Most of the French Royal Palaces began in a modest way as fortified hunting lodges, and Saint-Germain-en-Laye was no exception. It was begun in the year 1124 on orders of King Louis VI (1081-1137), so he could go hunting in the forests of Saint-Germain and Marly-le-Roi.
Over the centuries, this fortified hunting lodge evolved into an elaborate (but not especially comfortable) palace, with expansions particularly in the reigns of Louis IX (1214-1270), Charles V (1338-1380) and François I (1494-1547).
According to this text panel, King Louis XIV and his court left Saint-Germain for good on April 20, 1682, taking their furniture with them.
The exiled English King James Stuart (1633-1701), accompanied by his family and supporters, arrived at this practically empty and uninhabited Château in 1689. A few indispensable pieces of furniture, such as beds and chairs, were provided by the warehouses of the French Crown. No major transformation took place, and there were frequent complaints about the lack of maintenance of the building, which was impossible to heat and whose trenches were filled with “general filth”.
Starting with the Revolution, the Château had various military uses. It served as a temporary prison for suspects during the Terror from September 1793 to July 1794, then as a garrison for veterans in 1798. Napoléon I established a cavalry school here from 1809 to 1814.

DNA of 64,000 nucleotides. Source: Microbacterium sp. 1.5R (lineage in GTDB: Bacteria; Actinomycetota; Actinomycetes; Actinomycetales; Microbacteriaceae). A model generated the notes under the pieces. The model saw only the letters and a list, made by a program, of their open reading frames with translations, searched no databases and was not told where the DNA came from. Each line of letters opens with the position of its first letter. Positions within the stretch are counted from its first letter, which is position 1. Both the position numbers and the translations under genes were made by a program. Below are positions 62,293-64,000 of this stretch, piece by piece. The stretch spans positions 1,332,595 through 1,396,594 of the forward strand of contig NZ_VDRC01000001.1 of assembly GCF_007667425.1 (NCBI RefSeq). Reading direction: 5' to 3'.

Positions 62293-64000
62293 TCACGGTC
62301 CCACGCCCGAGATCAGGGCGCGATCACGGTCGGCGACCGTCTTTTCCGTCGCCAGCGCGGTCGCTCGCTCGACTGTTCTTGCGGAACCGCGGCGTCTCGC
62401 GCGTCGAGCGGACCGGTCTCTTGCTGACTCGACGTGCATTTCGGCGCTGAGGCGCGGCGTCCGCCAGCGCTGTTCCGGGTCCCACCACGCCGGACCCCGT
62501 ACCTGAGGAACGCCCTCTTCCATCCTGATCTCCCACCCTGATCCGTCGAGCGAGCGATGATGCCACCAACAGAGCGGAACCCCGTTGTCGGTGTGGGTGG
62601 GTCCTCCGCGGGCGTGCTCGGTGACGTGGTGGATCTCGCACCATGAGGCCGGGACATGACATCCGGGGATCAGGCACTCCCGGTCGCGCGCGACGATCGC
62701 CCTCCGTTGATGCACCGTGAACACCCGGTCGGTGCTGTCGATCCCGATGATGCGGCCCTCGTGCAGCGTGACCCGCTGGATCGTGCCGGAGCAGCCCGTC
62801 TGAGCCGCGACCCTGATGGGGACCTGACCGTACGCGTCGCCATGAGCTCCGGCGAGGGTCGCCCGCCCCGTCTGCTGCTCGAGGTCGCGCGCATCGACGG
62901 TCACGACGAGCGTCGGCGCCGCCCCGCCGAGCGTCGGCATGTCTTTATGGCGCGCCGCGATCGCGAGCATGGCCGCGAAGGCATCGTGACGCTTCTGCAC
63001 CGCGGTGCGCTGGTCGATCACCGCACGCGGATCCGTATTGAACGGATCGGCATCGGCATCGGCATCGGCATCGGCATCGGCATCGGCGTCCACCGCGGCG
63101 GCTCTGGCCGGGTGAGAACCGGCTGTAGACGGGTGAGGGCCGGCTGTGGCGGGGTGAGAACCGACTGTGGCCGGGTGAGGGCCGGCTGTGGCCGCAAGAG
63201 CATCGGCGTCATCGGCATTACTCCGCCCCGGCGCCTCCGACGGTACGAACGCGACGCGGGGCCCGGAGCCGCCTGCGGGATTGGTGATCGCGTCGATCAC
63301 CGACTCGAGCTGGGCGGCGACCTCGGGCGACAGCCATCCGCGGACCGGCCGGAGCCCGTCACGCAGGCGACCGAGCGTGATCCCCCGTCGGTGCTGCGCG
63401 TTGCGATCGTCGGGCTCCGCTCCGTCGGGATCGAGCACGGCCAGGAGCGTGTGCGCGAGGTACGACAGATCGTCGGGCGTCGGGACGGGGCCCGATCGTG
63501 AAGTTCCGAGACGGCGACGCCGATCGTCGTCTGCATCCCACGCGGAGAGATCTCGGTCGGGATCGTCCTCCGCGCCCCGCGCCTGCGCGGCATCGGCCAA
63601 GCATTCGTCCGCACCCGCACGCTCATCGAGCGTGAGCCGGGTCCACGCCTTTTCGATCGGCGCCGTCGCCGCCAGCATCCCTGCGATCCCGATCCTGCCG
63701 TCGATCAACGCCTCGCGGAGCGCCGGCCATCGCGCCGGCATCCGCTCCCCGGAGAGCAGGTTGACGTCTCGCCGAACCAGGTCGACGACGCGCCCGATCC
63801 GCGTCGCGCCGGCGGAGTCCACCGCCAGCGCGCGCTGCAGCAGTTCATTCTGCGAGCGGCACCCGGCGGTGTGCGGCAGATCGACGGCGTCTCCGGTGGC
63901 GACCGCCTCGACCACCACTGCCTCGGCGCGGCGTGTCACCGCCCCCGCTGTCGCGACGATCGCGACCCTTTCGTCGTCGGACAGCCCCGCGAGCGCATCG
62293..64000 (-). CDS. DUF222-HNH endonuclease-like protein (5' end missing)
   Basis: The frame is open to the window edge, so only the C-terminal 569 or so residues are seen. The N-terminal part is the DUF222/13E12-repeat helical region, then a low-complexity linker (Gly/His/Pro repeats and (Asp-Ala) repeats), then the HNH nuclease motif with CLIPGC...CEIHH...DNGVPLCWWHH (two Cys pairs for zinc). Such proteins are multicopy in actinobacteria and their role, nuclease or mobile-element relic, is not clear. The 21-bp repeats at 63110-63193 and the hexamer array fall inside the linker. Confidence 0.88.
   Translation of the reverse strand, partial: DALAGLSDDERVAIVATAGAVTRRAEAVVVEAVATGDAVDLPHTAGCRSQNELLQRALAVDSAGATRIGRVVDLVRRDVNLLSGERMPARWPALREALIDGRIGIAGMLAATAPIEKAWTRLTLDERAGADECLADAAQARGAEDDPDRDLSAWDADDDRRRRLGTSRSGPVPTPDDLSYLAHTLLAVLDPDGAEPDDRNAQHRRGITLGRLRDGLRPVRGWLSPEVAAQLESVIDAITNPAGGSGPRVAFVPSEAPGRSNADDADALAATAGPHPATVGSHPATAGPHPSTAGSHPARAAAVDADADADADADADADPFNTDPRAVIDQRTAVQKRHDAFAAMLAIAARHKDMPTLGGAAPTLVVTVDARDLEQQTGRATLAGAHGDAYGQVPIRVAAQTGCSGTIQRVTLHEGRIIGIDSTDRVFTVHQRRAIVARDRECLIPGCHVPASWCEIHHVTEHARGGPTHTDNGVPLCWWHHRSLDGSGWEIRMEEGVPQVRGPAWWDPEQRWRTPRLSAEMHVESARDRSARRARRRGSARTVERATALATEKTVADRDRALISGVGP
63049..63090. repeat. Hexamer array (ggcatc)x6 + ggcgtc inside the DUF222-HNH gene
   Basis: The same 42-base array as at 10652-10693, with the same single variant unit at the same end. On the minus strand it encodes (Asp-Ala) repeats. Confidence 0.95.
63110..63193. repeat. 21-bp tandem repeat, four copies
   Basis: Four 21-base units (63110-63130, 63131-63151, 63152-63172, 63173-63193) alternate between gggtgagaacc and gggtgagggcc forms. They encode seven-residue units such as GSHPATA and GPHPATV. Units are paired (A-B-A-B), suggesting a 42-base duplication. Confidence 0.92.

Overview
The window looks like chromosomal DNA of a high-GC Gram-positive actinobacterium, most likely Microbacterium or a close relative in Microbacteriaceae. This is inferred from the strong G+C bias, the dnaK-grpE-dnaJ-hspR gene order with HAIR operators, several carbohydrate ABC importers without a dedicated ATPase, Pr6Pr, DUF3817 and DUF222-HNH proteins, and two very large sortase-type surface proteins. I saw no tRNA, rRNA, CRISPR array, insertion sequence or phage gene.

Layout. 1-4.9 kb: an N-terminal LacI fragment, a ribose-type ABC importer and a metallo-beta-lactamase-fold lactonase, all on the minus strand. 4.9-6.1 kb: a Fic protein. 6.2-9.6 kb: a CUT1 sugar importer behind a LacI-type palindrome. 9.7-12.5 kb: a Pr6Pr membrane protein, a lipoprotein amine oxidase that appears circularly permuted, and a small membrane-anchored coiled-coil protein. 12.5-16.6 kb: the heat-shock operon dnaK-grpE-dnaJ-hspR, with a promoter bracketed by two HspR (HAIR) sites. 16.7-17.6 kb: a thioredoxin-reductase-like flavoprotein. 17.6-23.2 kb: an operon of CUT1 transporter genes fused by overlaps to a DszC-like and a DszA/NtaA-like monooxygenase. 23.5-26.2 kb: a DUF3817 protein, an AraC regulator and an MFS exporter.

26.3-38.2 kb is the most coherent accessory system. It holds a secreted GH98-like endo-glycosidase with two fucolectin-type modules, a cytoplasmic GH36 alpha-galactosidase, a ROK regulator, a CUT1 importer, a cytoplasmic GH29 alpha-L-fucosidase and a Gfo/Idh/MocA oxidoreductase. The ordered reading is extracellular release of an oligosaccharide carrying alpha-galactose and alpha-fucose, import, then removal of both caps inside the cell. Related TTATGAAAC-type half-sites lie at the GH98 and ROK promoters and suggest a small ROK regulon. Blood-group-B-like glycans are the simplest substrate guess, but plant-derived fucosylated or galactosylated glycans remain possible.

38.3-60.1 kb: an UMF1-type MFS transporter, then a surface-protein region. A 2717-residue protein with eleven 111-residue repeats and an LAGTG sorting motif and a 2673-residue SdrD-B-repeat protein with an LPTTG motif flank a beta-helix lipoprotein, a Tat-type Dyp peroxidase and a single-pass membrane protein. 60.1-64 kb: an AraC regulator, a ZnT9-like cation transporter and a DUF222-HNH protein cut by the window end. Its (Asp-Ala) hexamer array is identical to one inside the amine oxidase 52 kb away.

The courtyard of the Château has been carefully restored to look very much as it did in the 16th century during the reign of François I.
According to this text panel, the courtyard was open to the public in the 16th century, permitting the king to show himself to the people when he went over to the chapel. In the 17th century the balconies had cast-iron railings which supported flowers and bird cages. The courtyard served as an annex to the chapel, which was too small to receive all the invited guests, during two royal baptisms.
King Henri II and (later) Louis XIV lived in the wing to the right, on the first floor (i.e. one flight up). The apartments of the queens were situated above this balcony. The apartments of the ‘favorites’, such as Madame de Maintenon and Mademoiselle de La Vallière, were located on this floor in the extension of Hall VIII. The left wing of the Château was reserved for the royal children and their servants.
This chapel in the Château of Saint-Germain-en-Laye was built around the year 1238 on orders of King Louis IX, now better known as Saint Louis since he was canonized 27 years after his death.
This chapel is no longer used for religious services. It served as the prototype for the later and much more elaborate Sainte Chapelle in Paris, which was also built on orders of King Louis IX.
In the chapel of Saint-Germain-en-Laye I was surprised to find this plaster cast (moulage) of a bust of King Louis IX at age 24 or 25. I find he looks strangely indecisive here, unlike later depictions of him as a saint or warrior or both.
Location and aerial view on monumentum.fr.
My photos in this post are from 2015. I revised the text in 2019.
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